Is diverting food stream corn to ethanol production a sustainable option in the light of rising food prices? Is it politically sustainable with the grim possibility of food riots and even widespread famine just over the horizon?
The thermodynamics of blending gasoline with ethanol
Don’t let the big science word put you off. Thermodynamics is just the study of heat, and heat is what internal combustion engines produce. The heat is converted to locomotive energy, or more simply, it is used to drive the wheels.
Heat is produced by burning fuel and air in the tightly closed environment of the cylinder(s) of the engine. Traditionally, the fuel burned has been gasoline. Most transport trucks and a very small percentage of automobiles use diesel, but diesel is a tangential subject and not important to our analysis of the sustainability of the RFS corn ethanol mandate.
Gasoline is a very good fuel. It’s a hydrocarbon, and as the name suggests it’s made up of hydrogen and carbon. To provide power, it’s is mixed with air and burned in the engine, producing heat (energy) to drive the engine and chemical combustion products which are released through the exhaust system. The combustion products contain hydrogen, carbon and oxygen, mostly in the form of water (H20), carbon monoxide (CO) and carbon dioxide (CO2). Burning gasoline produces a lot of energy, about 115,000 Btu (British thermal units) per gallon, according to data produced by the Oak Ridge National Laboratory (ORNL) in Tennessee. ORNL is one of the main research institutions of the Department of Energy.
In general, gasoline is safe, easy to handle and store, and readily available throughout the world at a reasonable cost. In the decades following WWII, however, gasoline gained the reputation of being a heavy polluter. For various reasons, early gasoline formulations and less sophisticated engines emitted lots of lead, nitrogen compounds and soot, in addition to H2O, CO and CO2. Federal emission and efficiency standards enacted in the1960’s and 1970’s led to the development of cleaner, more efficient engines and fuel formulations, and today, modern gasoline is actually a remarkably clean burning fuel.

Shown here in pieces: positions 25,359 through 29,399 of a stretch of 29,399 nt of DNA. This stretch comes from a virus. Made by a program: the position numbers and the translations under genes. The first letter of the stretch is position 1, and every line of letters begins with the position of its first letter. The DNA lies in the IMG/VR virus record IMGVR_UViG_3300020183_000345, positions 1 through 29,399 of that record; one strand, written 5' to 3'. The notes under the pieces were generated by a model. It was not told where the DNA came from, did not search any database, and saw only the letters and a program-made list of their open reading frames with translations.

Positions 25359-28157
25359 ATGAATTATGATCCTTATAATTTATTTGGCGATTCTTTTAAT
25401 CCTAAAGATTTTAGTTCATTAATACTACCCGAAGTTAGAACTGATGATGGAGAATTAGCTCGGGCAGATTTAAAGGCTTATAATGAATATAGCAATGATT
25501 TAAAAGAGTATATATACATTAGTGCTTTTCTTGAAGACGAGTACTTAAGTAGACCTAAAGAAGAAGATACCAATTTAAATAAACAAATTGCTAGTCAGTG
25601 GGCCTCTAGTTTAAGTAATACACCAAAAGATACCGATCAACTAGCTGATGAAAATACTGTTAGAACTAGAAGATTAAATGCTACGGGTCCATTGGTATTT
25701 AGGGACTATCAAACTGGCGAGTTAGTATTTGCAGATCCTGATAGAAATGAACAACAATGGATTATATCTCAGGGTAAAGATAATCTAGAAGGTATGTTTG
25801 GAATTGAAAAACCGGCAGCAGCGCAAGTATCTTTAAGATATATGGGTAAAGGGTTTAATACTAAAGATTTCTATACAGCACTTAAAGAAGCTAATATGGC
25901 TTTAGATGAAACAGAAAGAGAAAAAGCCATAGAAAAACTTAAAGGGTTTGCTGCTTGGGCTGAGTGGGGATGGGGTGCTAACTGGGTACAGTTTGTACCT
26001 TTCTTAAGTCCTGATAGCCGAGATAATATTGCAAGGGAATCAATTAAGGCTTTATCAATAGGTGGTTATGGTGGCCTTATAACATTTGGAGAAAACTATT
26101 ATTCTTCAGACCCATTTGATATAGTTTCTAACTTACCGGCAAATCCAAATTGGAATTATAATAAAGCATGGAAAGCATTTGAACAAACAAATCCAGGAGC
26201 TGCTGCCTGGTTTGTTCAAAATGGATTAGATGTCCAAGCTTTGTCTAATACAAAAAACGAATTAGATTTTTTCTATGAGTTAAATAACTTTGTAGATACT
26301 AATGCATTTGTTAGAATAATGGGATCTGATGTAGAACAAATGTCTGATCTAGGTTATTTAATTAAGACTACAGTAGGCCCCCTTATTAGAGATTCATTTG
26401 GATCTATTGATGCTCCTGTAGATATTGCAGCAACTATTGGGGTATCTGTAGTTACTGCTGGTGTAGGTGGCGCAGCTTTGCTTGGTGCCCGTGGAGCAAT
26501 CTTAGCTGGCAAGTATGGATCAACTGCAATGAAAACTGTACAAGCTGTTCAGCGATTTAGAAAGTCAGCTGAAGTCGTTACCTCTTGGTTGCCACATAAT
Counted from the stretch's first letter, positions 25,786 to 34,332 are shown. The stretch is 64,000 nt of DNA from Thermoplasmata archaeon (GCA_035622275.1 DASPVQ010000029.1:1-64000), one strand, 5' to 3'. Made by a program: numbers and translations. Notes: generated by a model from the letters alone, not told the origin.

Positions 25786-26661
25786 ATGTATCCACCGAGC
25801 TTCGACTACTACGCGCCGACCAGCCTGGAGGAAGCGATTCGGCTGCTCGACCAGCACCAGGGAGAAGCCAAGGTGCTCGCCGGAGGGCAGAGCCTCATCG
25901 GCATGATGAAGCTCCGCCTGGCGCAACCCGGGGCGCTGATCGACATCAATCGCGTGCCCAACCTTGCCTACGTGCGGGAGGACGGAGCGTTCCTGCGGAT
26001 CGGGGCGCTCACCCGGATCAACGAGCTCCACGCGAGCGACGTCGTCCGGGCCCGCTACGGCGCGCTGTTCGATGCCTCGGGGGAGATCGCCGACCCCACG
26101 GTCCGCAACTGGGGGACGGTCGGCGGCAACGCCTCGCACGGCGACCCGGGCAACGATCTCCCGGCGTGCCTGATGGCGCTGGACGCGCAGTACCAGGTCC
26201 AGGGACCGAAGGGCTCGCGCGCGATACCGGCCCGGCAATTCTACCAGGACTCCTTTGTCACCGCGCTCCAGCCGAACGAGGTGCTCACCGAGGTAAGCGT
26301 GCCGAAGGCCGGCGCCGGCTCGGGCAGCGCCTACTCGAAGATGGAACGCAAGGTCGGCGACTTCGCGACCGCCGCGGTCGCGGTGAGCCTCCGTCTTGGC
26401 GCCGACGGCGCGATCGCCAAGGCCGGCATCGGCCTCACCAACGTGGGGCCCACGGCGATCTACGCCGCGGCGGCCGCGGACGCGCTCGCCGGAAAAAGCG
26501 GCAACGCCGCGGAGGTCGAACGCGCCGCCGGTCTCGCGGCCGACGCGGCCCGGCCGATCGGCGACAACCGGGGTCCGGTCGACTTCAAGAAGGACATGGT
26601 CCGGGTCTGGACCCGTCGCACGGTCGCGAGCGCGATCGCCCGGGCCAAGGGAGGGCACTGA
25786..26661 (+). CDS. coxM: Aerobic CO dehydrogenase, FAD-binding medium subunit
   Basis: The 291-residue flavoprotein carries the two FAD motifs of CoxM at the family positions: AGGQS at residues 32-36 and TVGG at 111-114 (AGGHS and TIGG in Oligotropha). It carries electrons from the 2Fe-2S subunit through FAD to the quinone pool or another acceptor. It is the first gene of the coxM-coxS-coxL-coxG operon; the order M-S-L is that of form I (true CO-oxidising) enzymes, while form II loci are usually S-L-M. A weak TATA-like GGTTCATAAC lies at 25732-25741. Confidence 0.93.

Gasoline is such a good fuel, however, that enormous quantities are used around the world (390 million gallons per day in the U.S. alone). At this scale of use, a great deal of carbon is released to the atmosphere, and in recent years concerns have grown as to the effect this atmospheric carbon load has on climate change. Carbon, in the form of carbon dioxide and carbon monoxide, tends to retain heat in the atmosphere in what is commonly called the greenhouse effect. Carbon monoxide emissions also became a concern in urban areas with many automobiles and heavy traffic, where smog and high carbon monoxide levels were a health risk
The combination of environmental concerns and a desire to “free” the U.S. from its dependence on foreign oil prompted, in large part, congress to mandate the RFS. The ethanol produced under the RFS is required to be added to, or “blended” with gasoline.
The mandated introduction of ethanol into the gasoline stream means consumers now have a choice between regular gasoline and a blend of 10 percent ethanol and 90 percent gasoline, sometimes called E-10. Nearly every gasoline retailer in the country offers both choices. Standard engines can burn up to a 10 percent ethanol blend without modification.
An alternative is E-85, a blend of 85 percent ethanol and 15 percent gasoline. Engines capable of burning this blend are specially modified and equip vehicles known as flex-fuel models. Of the roughly 250 million passenger vehicles in the U.S, about 6 million are flex fuel powered.